An ungodly screech filled the air as Tia’s carriage tilted, hurling her sideways. “Ouch!” Pain erupted in her shoulder as she slammed into the frame. Tia craned her neck just as Rebecca slammed into her side. “Augh!”
The conveyance halted with a jolt, knocking both women to the compartments floor. Naturally, Rebecca landed atop Tia. Fortunately, she didn’t weigh much, and managed to soften the impact with an outthrust hand.
“I’m sorry, my lady.” The gypsy shifted position. “Are you ok?”
Tia winced and flexed her muscles as she climbed back onto the bench, which sloped steeply down to the right. “Kyle found another pothole. I’ll fire him this time. I swear it.”
“Damnit, Kyle. Again?” Sir Peter Cortez’s voice filtered in through the window.
“It wasn’t there.” Kyle’s dull oafish voice. “Somebody dug a hole and hid it.”
Kyle’s words sent a jolt through Tia’s frame. Bandits. Or opportunists, intent on extortionate ‘help.’ She’d had quite enough of such vermin.
“Trap.” Sir Peter reached the same conclusion.
Tia watched brush part across the road. A parade of louts in brown peasant breeches and tunics emerged onto the highway, accompanied by a brace of mules.
“Not again.” Tia muttered the words under her breath as she swung open the door. This was the fourth set of road-scammers in as many weeks. She’d not paid the last three sets of louts and didn’t intend to now. She climbed onto the road.
“Afternoon, Mam.” The speaker removed a broad hat from his blocky head and clasped it between his hands. “It appears you are in need of”-
“Leave.” Tia’s voice could chill water. “Leave right now and perhaps, just perhaps, I won’t have the roadwarden’s set on you.”
“That’s a mighty unfriendly attitude, Mam.” The speaker cast a glance over his shoulder. “I’m afraid that will cost you extra.”
The carriage shuddered as Kyle leaped to the ground. His massive frame dwarfed the speaker. “Well, well. If it isn’t Stefan the Sneaky Shit, still dodging honest work.”
The speaker took a step back. “Who – Kyle? Is that you? I’d heard you were way out west.”
“I was. I’m back.” Kyle took another step. “The lady said leave.”
“My, ain’t you the fancy one these days. Nice coat. I like the buttons.” Stefan smiled. “The hat’s a bit much, though.”
Kyle growled. Tia knew he wasn’t fond of the coachman’s attire she made him wear, but appearances had to be maintained.
Stefan held his ground. “Kyle, you know how this goes. I will have my due, one way or another.” He motioned at a thug almost the Oaf’s size. “You remember Carl, right?”
Tia glanced along the road. Where was Sir Peter? The knight could make short work of these varlets without breaking a sweat.
“Yeah.” A stubby rod appeared in Kyle’s hand. He swung. The stick connected with Carl’s jaw, knocking him off his feet.
Stefan’s band looked at each other.
Kyle growled a second time. Took a step. Stephen fled, and his men fled with him.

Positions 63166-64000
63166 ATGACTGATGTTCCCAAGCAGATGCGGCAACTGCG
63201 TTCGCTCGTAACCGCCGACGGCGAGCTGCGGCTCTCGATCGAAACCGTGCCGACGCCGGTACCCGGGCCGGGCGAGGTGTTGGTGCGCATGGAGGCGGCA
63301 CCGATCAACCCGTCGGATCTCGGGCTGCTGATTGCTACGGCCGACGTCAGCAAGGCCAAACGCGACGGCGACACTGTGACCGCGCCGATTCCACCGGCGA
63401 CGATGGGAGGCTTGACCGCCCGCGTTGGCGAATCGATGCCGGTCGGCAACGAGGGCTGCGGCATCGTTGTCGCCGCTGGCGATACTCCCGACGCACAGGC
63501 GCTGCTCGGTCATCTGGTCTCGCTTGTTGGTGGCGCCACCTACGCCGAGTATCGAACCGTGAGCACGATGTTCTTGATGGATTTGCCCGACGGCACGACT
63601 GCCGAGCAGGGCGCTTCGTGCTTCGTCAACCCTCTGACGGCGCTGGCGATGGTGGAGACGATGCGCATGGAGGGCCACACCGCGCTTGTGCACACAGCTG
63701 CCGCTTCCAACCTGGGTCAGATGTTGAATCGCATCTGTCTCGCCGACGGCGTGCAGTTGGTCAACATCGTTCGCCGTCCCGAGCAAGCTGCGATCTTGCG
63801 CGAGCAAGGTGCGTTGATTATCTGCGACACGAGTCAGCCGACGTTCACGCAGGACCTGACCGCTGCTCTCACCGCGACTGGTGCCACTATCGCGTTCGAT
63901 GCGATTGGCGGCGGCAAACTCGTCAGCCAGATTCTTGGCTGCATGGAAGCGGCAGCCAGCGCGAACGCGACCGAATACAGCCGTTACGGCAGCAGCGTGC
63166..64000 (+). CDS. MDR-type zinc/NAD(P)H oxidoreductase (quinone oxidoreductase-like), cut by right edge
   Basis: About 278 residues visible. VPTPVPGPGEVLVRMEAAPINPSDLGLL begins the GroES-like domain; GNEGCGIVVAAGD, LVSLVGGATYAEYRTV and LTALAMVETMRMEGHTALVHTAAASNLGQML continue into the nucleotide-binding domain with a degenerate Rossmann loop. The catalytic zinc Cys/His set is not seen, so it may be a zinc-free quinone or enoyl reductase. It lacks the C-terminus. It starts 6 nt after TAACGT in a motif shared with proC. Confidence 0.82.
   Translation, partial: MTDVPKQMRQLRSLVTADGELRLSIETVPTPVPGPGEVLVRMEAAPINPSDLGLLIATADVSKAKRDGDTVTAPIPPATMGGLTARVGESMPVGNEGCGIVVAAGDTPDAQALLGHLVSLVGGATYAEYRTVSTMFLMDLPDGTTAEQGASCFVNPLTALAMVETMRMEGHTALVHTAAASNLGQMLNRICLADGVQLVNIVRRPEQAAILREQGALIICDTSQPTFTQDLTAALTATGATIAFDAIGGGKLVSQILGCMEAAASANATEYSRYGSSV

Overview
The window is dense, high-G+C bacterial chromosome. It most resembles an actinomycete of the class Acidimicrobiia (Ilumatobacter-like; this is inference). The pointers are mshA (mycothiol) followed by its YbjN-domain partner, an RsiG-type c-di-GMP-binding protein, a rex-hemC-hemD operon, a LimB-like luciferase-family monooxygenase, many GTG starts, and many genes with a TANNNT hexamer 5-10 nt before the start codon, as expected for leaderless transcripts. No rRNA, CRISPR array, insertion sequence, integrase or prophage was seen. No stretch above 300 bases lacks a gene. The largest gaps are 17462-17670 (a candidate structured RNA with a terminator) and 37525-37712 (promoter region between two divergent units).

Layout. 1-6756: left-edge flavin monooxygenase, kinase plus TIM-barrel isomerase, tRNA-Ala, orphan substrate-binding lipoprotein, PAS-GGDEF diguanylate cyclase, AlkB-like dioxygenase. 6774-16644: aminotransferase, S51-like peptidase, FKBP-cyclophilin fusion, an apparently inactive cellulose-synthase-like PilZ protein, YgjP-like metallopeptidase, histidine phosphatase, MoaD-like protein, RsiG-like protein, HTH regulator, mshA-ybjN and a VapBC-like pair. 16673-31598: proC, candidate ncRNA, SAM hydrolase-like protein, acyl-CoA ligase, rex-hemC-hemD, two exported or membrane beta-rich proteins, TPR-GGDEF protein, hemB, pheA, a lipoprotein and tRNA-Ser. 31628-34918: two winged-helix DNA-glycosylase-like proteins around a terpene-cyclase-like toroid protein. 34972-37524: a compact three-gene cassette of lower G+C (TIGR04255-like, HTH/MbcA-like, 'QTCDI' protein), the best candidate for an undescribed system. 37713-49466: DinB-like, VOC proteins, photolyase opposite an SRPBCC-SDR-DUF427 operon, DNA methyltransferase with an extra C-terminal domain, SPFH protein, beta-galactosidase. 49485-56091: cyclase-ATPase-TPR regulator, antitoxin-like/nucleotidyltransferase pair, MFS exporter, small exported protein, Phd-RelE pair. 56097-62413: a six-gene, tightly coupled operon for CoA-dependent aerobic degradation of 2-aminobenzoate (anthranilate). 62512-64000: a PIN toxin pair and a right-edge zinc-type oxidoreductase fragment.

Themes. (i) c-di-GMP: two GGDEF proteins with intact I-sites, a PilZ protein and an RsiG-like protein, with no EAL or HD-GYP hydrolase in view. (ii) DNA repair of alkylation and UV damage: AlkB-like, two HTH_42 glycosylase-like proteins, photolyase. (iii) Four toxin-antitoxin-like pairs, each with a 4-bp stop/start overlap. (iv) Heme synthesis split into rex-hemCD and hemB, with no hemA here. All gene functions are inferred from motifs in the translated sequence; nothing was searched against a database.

Tia faced her driver. “Kyle, I am severely disappointed in you. I”-
“My lady, we have other concerns.” Sir Peter’s horse materialized from the coaches far side.
Tia sighed. “What now?”
“Them.” Peter motioned at a band of mounted men clopping along the road, wearing dusty metal armor. The True Churches sunburst insignia adorned the lead rider’s tabard.
Tia’s heart dropped. Church troops. Led by a Templar. Friendlier, but no less extortionate than Stefan’s bunch.
“God’s blessing to you, fair travelers.” The Templar removed his feathered hat with a flourish and bowed in the saddle at Tia. “I see you are in a predicament.”
Tia smiled. Best to be well mannered around this one. She hailed from the Empire’s equestrian class, but Templar’s were often full members of the aristocracy. “Good day yourself, Sir Knight.”
“Ah, I apologize for my rudeness.” The Templar’s chest swelled. “I am Sir Aetius Sulcus Gracchus, currently sworn to the Abbey of Saint Andrew in Placius.”
Tia refrained from sighing. Placius. A priest-ruled leftover from the Interregnum when an ambitious Patriarch tried to raise a theocracy from the first empires successor states. Once, Placius held sway over the coastal lands from here to Carbone. Not anymore. Now, Placius was just a corrupt little oddity.
“You appear to be out of bounds, Sir Aetius.” Sir Peter maneuvered his horse before the Church Knight. “Placius is ten miles south of here.”
“Ah, but the Churches authority extends everywhere.” Aetius’s eyes narrowed. “This region is infested with outlaws and opportunists. Fortunately, I am here to provide you with assistance and protection in exchange for a suitable donation to the church coffers.”
Tia sketched a bow. “Your offer is appreciated, Sir Aetius, but not necessary. My men have the matter well in hand.”
The Templar glanced at Tia’s tilted carriage. “My lady, I do not agree with your assessment. No, I must insist.”
Tia saw Peter’s hand drop to his sword hilt. “The lady said your services are not required.”
Aetius took in Peter’s shield with its green field, vertical blue stripe, and tower. “And who might you be?” He motioned at Peter’s shield. “I do not recognize your insignia.”
“I am Sir Peter Cortez of Cosslet. During the war, I rode with Benedict’s Bravos.”
Aetius frowned. “Benedict’s Bravos. I’d heard they were decimated at Crowfoot Gap. Few of that company survived the war beyond Benedict DuPaul himself, who found God on the battlefield.”
“I survived.” Peter’s voice could cut wood. “As did my friend Adam DuBard. Perhaps you are aware he is marrying Lord Bestia’s granddaughter?”
Aetius gulped. “I know of the impending nuptials, but this is the first I heard of Adam DuBard riding with the Bas-ah-Bravos.”
“I’ll be certain to mention your name to him.”
Aetius’s eyes shifted back and forth. “Well, I believe you may have matters well in hand after all.”
Tia watched the Templar ride away. Then she stared at her carriage, two wheels mired to the axle in a long narrow trench. A groan drew her attention to the bandit sprawled in the ditch. It promised to be a long day.